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Nasal high flow oxygen therapy in patients with COPD reduces respiratory rate and tissue carbon dioxide while increasing tidal and end-expiratory lung volumes: a randomised crossover trial

Authors

  • John F Fraser Critical Care Research Group, The Prince Charles Hospital and University of Queensland, Brisbane, Australia PubMed articlesGoogle scholar articles
  • Amy J Spooner Critical Care Research Group, The Prince Charles Hospital and University of Queensland, Brisbane, Australia PubMed articlesGoogle scholar articles
  • Kimble R Dunster Critical Care Research Group, The Prince Charles Hospital and University of Queensland, Brisbane, Australia Biomedical Engineering and Medical Physics, Science and Engineering Faculty, Queensland University of Technology, Brisbane, Australia PubMed articlesGoogle scholar articles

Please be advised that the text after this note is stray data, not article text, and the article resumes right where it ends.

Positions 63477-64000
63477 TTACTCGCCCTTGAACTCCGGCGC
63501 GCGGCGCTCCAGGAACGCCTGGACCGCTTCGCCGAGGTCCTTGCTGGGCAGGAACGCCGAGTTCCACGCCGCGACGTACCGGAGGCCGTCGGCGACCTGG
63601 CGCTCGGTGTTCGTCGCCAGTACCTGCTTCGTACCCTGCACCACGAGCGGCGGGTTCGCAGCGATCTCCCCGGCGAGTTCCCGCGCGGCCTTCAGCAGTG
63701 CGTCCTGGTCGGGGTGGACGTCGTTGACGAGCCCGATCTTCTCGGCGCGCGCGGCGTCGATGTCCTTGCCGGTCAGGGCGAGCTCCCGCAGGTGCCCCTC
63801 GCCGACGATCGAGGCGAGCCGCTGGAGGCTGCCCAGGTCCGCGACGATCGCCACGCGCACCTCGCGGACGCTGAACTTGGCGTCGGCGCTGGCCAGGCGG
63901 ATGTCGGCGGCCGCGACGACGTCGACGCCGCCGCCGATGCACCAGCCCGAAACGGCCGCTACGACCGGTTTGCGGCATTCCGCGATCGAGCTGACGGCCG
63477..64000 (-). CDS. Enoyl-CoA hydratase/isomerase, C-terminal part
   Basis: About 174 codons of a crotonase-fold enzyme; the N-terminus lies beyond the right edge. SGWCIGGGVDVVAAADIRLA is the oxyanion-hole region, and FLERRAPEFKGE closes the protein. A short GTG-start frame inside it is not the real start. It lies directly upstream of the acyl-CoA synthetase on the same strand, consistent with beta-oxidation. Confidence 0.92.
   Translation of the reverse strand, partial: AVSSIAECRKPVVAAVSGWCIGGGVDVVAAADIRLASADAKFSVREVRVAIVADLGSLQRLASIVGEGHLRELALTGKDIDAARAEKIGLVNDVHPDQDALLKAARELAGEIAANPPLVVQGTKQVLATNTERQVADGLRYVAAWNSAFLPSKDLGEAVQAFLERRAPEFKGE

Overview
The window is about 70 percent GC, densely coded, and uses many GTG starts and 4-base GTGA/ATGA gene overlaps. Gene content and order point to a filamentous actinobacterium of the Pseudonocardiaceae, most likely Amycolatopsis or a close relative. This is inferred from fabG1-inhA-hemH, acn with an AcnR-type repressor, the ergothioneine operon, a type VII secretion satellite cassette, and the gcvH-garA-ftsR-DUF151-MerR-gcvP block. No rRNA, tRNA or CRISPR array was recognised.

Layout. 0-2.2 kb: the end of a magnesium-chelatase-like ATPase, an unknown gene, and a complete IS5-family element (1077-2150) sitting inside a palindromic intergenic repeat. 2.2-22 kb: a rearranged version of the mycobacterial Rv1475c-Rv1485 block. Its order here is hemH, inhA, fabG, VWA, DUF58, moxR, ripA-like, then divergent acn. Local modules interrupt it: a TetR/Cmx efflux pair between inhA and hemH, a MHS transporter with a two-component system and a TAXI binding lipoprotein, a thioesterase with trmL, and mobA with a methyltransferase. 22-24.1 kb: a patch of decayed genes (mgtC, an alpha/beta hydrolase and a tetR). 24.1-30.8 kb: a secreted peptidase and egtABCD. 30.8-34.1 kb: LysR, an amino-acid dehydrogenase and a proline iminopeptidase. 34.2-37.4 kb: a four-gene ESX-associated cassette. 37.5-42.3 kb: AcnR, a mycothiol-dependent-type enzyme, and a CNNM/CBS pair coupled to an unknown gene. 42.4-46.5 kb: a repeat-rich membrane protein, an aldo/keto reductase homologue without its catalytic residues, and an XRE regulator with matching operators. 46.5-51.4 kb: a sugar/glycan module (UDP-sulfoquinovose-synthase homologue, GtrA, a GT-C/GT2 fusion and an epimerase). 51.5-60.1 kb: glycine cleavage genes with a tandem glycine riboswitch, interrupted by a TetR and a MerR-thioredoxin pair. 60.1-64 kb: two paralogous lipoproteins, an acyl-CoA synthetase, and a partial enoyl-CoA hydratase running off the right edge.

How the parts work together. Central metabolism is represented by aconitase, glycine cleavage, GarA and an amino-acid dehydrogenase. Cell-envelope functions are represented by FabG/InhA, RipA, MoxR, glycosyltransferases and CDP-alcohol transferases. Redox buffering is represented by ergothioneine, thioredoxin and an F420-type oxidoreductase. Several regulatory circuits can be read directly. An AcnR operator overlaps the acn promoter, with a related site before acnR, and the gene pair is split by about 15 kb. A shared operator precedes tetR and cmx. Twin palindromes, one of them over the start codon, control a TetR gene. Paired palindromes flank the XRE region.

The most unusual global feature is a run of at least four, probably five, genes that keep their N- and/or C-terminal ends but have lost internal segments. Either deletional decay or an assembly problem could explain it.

• Chris M Anstey Critical Care Research Group, The Prince Charles Hospital and University of Queensland, Brisbane, Australia Intensive Care Unit, Nambour General Hospital, Nambour, Australia PubMed articlesGoogle scholar articles
  • Amanda Corley Critical Care Research Group, The Prince Charles Hospital and University of Queensland, Brisbane, Australia PubMed articlesGoogle scholar articles
  1. Correspondence to Amanda Corley, Critical Care Research Group, Level 5 CSB, The Prince Charles Hospital, Rode Rd, Chermside, Brisbane, QLD 4032, Australia; amanda.corley{at}health.qld.gov.au
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Citation

Fraser JF, Spooner AJ, Dunster KR, et al
Nasal high flow oxygen therapy in patients with COPD reduces respiratory rate and tissue carbon dioxide while increasing tidal and end-expiratory lung volumes: a randomised crossover trial

Publication history

  • Received October 18, 2015
  • Revised February 22, 2016
  • Accepted February 26, 2016
  • First published March 25, 2016.

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